Machine learning-based autonomous navigation presents a unique opportunity for electronic sensors such as cameras to proactively explore their application spaces. For example, an autonomous flying camera can locate infected plants in an agriculture field to prevent the disease spread. Similarly, in an industrial plant, self-flying gas sensors can swiftly identify gas leaks. Most electronic sensors, thus enlivened by machine learning-based self-navigation, can have dramatically elevated use-cases. For practicality, however, the flying vehicle (i.e., drone) must be small enough to be inconspicuous and non-intrusive to users, such as people in offices. The small size of the drones is also necessary to navigate through constricted spaces. Since a tiny drone can only carry a tiny battery's payload, minimizing power dissipation for onboard processing of machine learning-based navigation is quite critical. Furthermore, flying space can be highly dynamic, e.g., there will be a movement of people and changes in lighting conditions in indoor applications. Therefore, drone's navigation must be resilient against these factors. This research is expected to develop new hardware implementations for machine learning-based autonomous navigation that can sustain on a tiny battery. The new hardware will also have a minimal footprint for easy integration with tiny drones. The platform will also robustly handle real-world's uncertainties, such as changes in indoor lighting conditions and people's movement. The investigator will also pursue various synergistic educational activities such as organizing workshops on machine learning at local high schools, developing a new course on machine learning hardware, and mentoring undergraduate students through this research.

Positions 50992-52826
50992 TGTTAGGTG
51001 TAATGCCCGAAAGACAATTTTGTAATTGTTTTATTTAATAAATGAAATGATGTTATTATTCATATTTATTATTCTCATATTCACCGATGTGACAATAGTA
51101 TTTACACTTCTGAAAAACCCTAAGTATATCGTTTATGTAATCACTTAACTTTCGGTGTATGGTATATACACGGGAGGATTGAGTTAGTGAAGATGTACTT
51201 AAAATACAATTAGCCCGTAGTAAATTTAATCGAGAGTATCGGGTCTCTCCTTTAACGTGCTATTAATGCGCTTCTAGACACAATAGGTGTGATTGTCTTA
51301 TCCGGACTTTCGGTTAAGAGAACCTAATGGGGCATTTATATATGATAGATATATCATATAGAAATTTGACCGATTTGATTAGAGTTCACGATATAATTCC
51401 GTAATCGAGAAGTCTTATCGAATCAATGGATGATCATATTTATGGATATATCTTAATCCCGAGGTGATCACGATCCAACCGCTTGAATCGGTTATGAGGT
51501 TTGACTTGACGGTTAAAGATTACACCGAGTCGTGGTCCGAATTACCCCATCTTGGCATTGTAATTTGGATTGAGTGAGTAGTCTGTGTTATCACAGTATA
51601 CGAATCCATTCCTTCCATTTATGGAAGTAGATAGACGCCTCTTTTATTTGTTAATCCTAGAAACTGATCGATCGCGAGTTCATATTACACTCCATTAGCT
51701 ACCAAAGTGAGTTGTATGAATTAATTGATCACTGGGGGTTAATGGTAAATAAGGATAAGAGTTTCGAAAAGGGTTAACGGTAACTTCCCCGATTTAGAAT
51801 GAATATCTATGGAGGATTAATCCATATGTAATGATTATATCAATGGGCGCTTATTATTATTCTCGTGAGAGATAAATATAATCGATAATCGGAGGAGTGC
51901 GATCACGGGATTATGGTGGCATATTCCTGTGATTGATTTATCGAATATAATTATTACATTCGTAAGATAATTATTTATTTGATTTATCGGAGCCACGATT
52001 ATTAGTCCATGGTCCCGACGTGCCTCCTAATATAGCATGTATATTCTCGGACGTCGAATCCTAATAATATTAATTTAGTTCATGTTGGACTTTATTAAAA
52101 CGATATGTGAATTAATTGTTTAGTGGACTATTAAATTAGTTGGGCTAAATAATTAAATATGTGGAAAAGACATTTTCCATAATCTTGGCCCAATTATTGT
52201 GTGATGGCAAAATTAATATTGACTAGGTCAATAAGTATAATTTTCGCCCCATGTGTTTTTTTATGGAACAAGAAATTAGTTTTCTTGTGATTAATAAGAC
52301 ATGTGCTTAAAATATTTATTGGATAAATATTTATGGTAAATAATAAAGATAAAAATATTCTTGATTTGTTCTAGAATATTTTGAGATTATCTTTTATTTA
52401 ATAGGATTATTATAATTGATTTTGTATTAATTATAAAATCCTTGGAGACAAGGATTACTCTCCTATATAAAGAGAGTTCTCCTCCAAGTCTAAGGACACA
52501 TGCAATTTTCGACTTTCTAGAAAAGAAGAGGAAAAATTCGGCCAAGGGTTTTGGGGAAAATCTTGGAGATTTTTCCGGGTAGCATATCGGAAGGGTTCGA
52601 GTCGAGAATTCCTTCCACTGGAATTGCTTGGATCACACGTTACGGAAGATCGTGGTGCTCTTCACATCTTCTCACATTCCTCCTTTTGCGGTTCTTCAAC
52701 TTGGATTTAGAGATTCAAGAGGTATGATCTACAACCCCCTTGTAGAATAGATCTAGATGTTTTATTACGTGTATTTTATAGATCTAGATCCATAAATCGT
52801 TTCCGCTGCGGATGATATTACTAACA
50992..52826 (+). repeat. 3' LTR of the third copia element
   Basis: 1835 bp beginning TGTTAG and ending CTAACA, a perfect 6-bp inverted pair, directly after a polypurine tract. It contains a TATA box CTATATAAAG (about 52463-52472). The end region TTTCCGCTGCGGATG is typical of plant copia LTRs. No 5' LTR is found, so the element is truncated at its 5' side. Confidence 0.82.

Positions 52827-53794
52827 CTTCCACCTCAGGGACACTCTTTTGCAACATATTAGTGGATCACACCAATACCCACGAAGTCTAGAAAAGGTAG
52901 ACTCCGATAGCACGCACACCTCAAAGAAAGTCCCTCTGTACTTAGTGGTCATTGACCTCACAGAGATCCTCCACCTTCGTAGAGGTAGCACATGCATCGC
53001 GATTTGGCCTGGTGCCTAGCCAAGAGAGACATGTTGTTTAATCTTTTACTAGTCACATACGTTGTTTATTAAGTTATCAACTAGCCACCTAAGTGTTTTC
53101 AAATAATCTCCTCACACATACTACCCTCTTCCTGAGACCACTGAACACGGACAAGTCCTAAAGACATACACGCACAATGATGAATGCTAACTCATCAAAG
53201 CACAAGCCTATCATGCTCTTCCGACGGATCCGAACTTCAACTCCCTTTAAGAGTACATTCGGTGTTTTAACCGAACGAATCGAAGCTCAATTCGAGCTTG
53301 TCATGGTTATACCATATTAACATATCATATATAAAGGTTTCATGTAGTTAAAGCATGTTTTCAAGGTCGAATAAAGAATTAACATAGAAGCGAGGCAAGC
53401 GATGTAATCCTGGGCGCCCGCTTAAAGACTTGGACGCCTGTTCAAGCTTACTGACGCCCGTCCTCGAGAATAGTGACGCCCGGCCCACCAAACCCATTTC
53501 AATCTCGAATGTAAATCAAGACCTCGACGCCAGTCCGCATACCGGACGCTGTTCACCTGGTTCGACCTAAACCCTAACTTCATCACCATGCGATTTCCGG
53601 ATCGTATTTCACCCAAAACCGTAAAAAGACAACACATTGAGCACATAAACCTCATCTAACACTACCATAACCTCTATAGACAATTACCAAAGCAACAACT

The investigator will specifically develop a platform for deep learning-based continuous tracking of drone's position and orientation. The platform will operate on visual inputs alone from a camera to minimize the necessary cost and hardware footprint. A compute-in-memory approach will be employed to minimize the power dissipation of the platform. Specifically, the research will investigate the co-designing of navigational models with physical and operating constraints of compute-in-memory to dramatically improve the platform's computational efficiency. To improve the robustness of prediction, deep learning framework of the low-power chip will also be augmented with a probabilistic inference. Using the procedure, not only the prediction itself, but the prediction confidence will also be extracted. Thereby, a drone will be made self-aware of when the mispredictions from deep learning models are likely due to dramatic changes in the flying scene. To operate under uncertainties, the drone will also encompass a computing framework based on probabilistic reasoning. The probabilistic framework will operate by considering many predictive hypotheses and sequentially filtering out the unlikely ones based on measurements. Unlike deep learning-based predictions which are extracted through a single-shot processing flow, predictions from reasoning are more energy expensive by considering a multitude of hypotheses and measurements. Therefore, deep learning and reasoning-based frameworks are also synergistically integrated to concurrently optimize robustness and energy efficiency. Processing cores in the developed platform will be reconfigurable for both deep learning and reasoning models to minimize the necessary resources.

This award reflects NSF's statutory mission and has been deemed worthy of support through evaluation using the Foundation's intellectual merit and broader impacts review criteria.

National Science Foundation (NSF)
Division of Computer and Communication Foundations (CCF)
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Sankar Basu
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University of Illinois at Chicago
United States
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